hepatitis but not in viral hepatitis, AST is often disproportionately
elevated relative to ALT (AST:ALT ratio > 2.0). One hypothesis is
that this is due to pyridoxine deficiency in alcoholics. Likewise,
in cholestasis, alkaline phosphatase is commonly disproportionately
elevated relative to AST or ALT.
Measurement of antigen and antibody titers is a convenient way
to assess whether an episode of acute hepatitis is due to viral
infection. Moreover, because IgM antibodies are produced early after
exposure to antigens (ie, soon after onset of illness), the presence
of IgM antibodies to either HAV or to core antigen of HBV (HBcAg)
is strong evidence that an episode of acute hepatitis is due to
the corresponding viral infection. Several months after onset of
illness, IgM antibody titers wane and are replaced by antibodies
of the IgG class, indicating immunity to recurrence of infection
by the same virus. Presence of hepatitis B “e” antigen
(HBeAg) correlates well with a high degree of infectivity (Table 14–13). However, more sensitive
DNA tests have shown low levels of viral DNA in the blood of many
who are HBeAg negative and who are thus still infectious. Subtle
or profound mental status changes are seen in fulminant hepatic
necrosis. Encephalopathy is believed to be related in part to failure
of detoxification of ammonia, which normally occurs through the
urea cycle. Other products such as γ-aminobutyric
acid (GABA) may not be metabolized. Although ammonia is a neurotoxin,
it remains unclear whether it is the major agent of CNS dysfunction
or whether elevated blood levels of GABA (or other compounds) may
act synergistically to alter mental status because of its role as
a major inhibitory neurotransmitter.
Table 14–13 Commonly Encountered Serologic Patterns in Hepatitis B Infection. |Favorite Table|Download (.pdf)
Table 14–13 Commonly Encountered Serologic Patterns in Hepatitis B Infection.
|+||–||IgM||+||–||Acute HBV infection, high infectivity|
|+||–||IgG||+||–||Chronic HBV infection, high infectivity|
|+||–||IgG||–||+||Late acute or chronic HBV infection, low infectivity|
1. HBsAg of one subtype and heterotypic anti-HBs (common)
Process of seroconversion from HBsAg to anti-HBs (rare)
1. Acute HBV infection
2. Anti-HBc window
1. Low-level HBsAg carrier
2. Remote past infection
|–||+||IgG||–||+/–||Recovery from HBV infection|
1. Immunization with HBsAg (after vaccination)
2. Remote past
In addition to encephalopathic changes caused by accumulation
of toxins, acute hepatic failure is associated with encephalopathy
from cerebral edema caused by increased intracranial pressure, perhaps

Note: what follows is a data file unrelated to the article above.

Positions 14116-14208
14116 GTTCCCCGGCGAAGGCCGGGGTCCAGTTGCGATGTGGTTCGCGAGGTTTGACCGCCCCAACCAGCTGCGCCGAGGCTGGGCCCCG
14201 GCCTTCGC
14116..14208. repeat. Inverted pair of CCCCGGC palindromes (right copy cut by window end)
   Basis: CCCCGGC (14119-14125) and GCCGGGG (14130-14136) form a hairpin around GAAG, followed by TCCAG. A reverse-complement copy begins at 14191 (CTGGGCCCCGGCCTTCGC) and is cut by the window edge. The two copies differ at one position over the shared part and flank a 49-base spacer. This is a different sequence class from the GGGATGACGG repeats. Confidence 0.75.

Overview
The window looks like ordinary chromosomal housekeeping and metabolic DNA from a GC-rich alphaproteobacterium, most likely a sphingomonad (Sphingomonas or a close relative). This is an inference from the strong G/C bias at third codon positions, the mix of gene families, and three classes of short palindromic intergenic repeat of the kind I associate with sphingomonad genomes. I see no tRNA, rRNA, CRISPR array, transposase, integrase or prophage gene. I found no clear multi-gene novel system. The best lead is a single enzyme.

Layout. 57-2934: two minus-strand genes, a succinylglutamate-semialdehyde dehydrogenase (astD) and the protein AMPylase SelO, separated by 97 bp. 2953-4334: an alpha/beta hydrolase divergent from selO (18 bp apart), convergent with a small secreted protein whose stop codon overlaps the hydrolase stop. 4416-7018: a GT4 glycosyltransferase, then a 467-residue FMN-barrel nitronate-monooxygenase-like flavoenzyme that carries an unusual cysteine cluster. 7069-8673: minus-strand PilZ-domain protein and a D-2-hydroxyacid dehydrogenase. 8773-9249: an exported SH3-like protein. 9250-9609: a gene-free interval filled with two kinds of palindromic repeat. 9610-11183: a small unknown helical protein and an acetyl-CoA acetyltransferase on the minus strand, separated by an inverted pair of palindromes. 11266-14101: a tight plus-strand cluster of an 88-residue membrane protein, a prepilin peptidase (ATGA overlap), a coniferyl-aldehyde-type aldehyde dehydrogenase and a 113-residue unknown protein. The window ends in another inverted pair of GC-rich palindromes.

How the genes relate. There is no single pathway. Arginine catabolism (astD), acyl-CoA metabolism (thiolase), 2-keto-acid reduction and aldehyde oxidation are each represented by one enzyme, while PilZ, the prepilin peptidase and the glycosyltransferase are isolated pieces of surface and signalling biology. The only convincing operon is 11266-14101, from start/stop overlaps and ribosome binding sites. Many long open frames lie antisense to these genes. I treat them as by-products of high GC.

related to alterations in the blood-brain barrier.
Renal dysfunction may complicate fulminant hepatic failure. Affected
patients may develop prerenal azotemia when the glomerular filtration
rate falls secondary to intravascular volume depletion. A state
of intravascular volume depletion can be induced by the combination
of decreased oral intake, vomiting, and formation of ascites. If
uncorrected, this process can lead to acute tubular necrosis and
acute renal failure. Other causes of renal dysfunction in fulminant
hepatic failure include toxins (eg, acetaminophen or Amanita poisoning)
or hepatorenal syndrome. Serum creatinine is a more accurate measure
than blood urea nitrogen of renal impairment in fulminant hepatic
failure resulting from decreased hepatic urea production. Other
complications of fulminant hepatic failure include cardiovascular
dysfunction as a result of systemic vasodilation and hypotension,
pulmonary edema, coagulopathy, sepsis, and hypoglycemia.
Convalescent phase—The convalescent
phase is characterized by complete disappearance of constitutional
symptoms but persistent abnormalities in liver function tests. Symptoms
and signs gradually improve.
- 22. Describe the range of clinical
presentations of acute hepatitis.
- 23. Which viruses can cause hepatitis?
- 24. What are some extrahepatic manifestations
of viral hepatitis?
- 25. What is the basis for the extrahepatic
manifestations of viral hepatitis?
Chronic hepatitis is a category of disorders characterized by the
combination of liver cell necrosis and inflammation of varying severity
persisting for more than 6 months. It may be due to viral infection;
drugs and toxins; genetic, metabolic, or autoimmune factors; or
unknown causes. The severity ranges from an asymptomatic stable
illness characterized only by laboratory test abnormalities to a
severe, gradually progressive illness culminating in cirrhosis,
liver failure, and death. Based on clinical, laboratory, and biopsy
findings, chronic hepatitis is best assessed with regard to (1)